The higher moments of the six standard event shapes are displayed in Figures 6 (), 7 (), 8 (), 9 (), 11 () and 10 (). The predictions are compared to JADE and OPAL data . The qualitative behaviour of the higher moments of the different shape variables is similar to what was observed for the first moments. For , and , we again observe that the NLO and NNLO theory error bands merely overlap. Despite the increase in the size of the NNLO corrections to the higher moments, this situation does not deteriorate for higher , mainly because of the equally large increase of the NLO corrections. This behaviour should however be taken as an indication of the poor perturbative convergence of these three observables. For all , we observe a substantial discrepancy between NNLO theory and experimental data at low- in , and and , indicating large power corrections to these observables. The relative size of the discrepancy does not decrease with , illustrating the relevance of power corrections throughout the full kinematical range of the event shape variable (and not only in the two-jet region). Data on the higher moments of and are well described by NNLO theory, leaving only little room for power correction contributions to these observables.
With the new NNLO corrections, the theory uncertainty is reduced to the few per cent level for the moments of all event shape observables. It should therefore now be possible to perform precise studies of power corrections on these data sets.
5 Conclusions and Outlook
In this paper, we have computed the NNLO corrections to moments of the six most commonly studied event shape variables: , , , , and . Especially the first moment receives substantial contributions from kinematical configurations deep inside the two-jet region, well beyond the region probed by event shape distributions. Consequently, the evaluation of the first moment is technically demanding, in particular for the jet broadenings.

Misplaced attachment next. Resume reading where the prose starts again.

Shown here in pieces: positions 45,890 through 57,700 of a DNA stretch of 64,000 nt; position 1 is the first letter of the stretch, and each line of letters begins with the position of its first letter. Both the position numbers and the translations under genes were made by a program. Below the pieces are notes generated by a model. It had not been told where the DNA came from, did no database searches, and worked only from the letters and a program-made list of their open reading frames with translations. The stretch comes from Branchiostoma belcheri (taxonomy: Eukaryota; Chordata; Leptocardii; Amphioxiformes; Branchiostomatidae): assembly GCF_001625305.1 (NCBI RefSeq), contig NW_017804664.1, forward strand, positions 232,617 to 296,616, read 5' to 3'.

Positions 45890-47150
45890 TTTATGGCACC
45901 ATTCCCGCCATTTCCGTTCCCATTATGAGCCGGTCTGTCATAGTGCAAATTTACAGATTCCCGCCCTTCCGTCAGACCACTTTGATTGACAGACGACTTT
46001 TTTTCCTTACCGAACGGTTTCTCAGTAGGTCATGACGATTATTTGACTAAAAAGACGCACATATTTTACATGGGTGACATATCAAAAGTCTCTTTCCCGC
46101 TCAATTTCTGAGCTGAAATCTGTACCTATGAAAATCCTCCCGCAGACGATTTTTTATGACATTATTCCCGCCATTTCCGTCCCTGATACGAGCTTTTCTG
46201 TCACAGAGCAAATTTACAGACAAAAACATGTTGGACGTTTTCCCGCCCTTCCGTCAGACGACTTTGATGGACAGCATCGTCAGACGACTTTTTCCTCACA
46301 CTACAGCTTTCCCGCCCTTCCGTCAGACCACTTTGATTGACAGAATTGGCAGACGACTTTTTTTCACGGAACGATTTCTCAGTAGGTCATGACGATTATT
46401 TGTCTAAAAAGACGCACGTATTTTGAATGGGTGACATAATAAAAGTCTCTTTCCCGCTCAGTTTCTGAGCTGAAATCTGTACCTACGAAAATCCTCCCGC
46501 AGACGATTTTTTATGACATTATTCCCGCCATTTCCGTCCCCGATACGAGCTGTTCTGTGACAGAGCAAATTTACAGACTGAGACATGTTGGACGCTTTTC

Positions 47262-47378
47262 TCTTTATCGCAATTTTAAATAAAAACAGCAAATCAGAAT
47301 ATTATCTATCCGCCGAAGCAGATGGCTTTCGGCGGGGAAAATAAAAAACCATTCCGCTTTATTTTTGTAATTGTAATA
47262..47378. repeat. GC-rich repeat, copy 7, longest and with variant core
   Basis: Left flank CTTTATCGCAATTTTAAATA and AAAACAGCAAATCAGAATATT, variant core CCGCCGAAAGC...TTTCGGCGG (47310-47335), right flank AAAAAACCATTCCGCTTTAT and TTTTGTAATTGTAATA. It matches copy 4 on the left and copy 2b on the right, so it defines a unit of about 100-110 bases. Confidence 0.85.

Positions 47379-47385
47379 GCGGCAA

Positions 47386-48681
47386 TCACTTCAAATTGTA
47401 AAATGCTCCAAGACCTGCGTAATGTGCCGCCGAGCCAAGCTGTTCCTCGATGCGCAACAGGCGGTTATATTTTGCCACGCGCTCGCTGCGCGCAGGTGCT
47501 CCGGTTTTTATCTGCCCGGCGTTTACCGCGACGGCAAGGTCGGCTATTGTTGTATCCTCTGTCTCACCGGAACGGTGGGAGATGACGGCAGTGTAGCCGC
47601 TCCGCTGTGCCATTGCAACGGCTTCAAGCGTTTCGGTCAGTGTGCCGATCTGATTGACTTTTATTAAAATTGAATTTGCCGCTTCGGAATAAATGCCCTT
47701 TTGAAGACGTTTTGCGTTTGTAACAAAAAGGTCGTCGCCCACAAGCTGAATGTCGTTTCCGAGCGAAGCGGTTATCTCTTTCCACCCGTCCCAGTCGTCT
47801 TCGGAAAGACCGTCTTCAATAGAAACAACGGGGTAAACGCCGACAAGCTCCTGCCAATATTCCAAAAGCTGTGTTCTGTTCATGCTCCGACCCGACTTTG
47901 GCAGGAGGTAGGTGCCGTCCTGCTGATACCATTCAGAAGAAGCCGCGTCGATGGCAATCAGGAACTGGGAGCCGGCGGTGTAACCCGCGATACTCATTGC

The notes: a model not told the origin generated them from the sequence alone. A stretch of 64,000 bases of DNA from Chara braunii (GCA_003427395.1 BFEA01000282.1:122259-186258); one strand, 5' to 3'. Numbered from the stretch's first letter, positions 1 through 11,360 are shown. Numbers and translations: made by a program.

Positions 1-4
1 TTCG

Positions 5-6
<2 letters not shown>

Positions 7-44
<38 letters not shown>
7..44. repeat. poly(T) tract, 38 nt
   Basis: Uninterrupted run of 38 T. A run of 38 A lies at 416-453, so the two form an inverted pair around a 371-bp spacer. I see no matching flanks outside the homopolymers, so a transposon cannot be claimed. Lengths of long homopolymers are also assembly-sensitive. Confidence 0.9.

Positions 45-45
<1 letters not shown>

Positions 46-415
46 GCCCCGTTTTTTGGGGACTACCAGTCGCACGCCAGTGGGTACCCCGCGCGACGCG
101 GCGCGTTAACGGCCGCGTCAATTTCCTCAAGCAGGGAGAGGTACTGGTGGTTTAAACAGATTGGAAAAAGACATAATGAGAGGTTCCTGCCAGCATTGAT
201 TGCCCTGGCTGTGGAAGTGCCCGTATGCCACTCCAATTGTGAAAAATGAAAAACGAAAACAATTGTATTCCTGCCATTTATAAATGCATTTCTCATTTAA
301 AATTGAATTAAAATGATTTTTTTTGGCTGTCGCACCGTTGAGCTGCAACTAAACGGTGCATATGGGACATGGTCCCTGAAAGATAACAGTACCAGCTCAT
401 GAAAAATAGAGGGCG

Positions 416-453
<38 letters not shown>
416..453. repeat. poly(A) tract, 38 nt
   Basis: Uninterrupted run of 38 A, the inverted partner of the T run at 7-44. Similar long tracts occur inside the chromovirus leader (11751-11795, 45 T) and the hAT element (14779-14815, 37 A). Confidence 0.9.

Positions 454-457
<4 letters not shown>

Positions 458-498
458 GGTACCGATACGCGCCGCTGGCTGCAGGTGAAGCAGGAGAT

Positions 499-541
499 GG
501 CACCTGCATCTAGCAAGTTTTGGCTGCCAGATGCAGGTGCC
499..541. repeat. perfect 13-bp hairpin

The NNLO corrections to the first moment are moderate for all event shapes, leading to a -factor of order unity (in the range 0.95 to 1.4 for the different shapes). For higher moments, we observed that the NNLO corrections to the moments of , and increase with increasing moment number , resulting in large NNLO -factors of up to 3. For , and , we observe that the corrections remain moderate towards higher , indicating the better perturbative stability of these three variables.
The energy dependence of the event shape moments can be used for the empirical determination of power corrections due to non-perturbative effects. For these studies, a reliable description of the perturbative contributions is mandatory. We observe that the newly computed NNLO corrections lead to a substantial reduction of the theoretical uncertainty on these predictions. From a comparison with data from JADE and OPAL, we observe that the energy dependence of the moments of and can be largely described without any power corrections, while the other observables show clear indications for power-like contributions at low centre-of-mass energy.
In view of the newly computed NNLO perturbative corrections, it will be very interesting to revisit the existing non-perturbative power correction models. Given the considerably reduced uncertainty on the perturbative prediction, a more precise extraction of hadronization parameters can now be envisaged.